Taeg Sang Cho, Neel Joshi, Charles Larry Zitnick, Sing Bing Kang, Richard Szeliski, and William Freeman
In image restoration tasks, a heavy-tailed gradient distribution of natural images has been extensively exploited as an image prior. Most image restoration algorithms impose a sparse gradient prior on the whole image, reconstructing an image with piecewise smooth characteristics. While the sparse gradient prior removes ringing and noise artifacts, it also tends to remove mid-frequency textures, degrading the visual quality. We can attribute such degradations to imposing an incorrect image prior. The gradient profile in fractal-like textures, such as trees, is close to a Gaussian distribution, and small gradients from such regions are severely penalized by the sparse gradient prior.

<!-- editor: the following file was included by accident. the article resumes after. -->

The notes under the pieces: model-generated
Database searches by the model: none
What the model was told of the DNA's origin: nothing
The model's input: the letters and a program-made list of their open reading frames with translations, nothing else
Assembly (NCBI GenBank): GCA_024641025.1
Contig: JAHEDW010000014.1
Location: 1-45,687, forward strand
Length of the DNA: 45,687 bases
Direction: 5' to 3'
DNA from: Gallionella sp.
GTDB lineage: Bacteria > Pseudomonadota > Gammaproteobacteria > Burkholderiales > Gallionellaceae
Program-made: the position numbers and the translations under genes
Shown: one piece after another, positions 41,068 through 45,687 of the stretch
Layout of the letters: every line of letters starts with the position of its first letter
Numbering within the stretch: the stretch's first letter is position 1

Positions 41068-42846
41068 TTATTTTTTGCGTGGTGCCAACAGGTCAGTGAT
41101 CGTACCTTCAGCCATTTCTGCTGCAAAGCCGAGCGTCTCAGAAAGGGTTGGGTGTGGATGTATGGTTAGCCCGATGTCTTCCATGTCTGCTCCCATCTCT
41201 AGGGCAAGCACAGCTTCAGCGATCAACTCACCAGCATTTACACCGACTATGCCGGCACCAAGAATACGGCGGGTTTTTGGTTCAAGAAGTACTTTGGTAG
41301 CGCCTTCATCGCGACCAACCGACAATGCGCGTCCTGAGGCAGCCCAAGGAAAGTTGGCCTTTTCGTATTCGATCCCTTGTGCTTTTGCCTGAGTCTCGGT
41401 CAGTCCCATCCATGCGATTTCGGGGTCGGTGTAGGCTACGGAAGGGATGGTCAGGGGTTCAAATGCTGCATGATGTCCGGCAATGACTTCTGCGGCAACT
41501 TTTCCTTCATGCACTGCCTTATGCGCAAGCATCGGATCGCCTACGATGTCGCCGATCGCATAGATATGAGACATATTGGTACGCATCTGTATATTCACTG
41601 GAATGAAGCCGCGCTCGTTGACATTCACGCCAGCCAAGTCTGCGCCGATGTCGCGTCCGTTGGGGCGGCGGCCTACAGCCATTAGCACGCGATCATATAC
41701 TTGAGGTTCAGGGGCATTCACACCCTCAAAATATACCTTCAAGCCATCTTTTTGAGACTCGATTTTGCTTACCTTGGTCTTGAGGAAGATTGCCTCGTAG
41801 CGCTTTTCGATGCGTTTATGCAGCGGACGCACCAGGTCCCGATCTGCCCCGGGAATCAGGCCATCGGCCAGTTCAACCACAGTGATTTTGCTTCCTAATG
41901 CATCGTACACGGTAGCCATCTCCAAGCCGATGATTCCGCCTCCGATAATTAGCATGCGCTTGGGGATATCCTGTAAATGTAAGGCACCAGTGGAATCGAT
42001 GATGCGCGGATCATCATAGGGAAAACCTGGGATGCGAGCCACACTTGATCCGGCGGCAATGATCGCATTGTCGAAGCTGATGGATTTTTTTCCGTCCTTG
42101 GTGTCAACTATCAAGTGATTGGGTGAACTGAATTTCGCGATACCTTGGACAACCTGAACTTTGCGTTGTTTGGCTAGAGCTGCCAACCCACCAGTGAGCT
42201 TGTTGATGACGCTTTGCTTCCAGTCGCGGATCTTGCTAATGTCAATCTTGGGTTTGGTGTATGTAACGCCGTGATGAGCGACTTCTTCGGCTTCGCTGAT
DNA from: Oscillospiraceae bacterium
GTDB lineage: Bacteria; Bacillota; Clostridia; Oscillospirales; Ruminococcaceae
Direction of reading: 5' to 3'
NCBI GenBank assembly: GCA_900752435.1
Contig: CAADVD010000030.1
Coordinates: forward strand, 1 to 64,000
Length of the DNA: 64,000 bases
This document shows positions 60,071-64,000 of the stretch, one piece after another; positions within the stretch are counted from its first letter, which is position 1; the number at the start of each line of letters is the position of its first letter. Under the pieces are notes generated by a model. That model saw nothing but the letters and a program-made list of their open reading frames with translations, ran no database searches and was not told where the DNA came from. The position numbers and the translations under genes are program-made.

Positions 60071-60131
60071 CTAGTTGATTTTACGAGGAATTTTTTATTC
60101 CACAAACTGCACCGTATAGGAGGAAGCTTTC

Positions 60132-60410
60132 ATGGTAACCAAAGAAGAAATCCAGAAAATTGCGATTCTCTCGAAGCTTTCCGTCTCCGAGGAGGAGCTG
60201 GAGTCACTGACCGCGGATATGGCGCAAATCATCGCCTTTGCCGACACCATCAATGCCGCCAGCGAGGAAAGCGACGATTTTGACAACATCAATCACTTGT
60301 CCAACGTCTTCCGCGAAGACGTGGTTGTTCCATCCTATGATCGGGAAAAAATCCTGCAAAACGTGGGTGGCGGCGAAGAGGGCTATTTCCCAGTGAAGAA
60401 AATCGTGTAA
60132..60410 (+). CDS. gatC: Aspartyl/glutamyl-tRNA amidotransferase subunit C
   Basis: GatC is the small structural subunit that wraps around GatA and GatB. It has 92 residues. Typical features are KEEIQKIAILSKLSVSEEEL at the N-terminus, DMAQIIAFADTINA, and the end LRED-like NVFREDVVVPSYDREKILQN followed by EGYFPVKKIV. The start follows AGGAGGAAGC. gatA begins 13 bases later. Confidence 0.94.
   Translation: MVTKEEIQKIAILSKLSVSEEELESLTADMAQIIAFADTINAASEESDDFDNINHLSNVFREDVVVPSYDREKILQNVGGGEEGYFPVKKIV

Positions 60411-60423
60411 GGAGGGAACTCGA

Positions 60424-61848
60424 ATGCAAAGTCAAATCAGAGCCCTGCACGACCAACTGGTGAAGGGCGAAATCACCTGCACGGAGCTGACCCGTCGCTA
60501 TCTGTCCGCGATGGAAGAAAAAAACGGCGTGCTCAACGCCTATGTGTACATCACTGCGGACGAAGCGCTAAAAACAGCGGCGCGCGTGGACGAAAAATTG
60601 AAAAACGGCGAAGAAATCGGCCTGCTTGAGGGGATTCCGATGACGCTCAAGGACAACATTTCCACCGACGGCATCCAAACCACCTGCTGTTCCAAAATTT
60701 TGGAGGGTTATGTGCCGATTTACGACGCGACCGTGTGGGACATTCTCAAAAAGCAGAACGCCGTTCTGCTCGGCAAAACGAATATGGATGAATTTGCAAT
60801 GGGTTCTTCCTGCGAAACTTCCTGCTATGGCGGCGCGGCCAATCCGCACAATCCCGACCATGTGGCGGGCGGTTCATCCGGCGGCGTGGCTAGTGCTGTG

To address this issue, we introduce an image restoration algorithm that adapts the image prior to the underlying texture. We adapt the prior to both low-level local structures as well as mid-level textural characteristics. Improvements in visual quality is demonstrated on deconvolution and denoising tasks.
|Published in||IEEE Conference on Computer Vision and Pattern Recognition|
© 2010 IEEE. Personal use of this material is permitted. However, permission to reprint/republish this material for advertising or promotional purposes or for creating new collective works for resale or redistribution to servers or lists, or to reuse any copyrighted component of this work in other works must be obtained from the IEEE. http://www.ieee.org/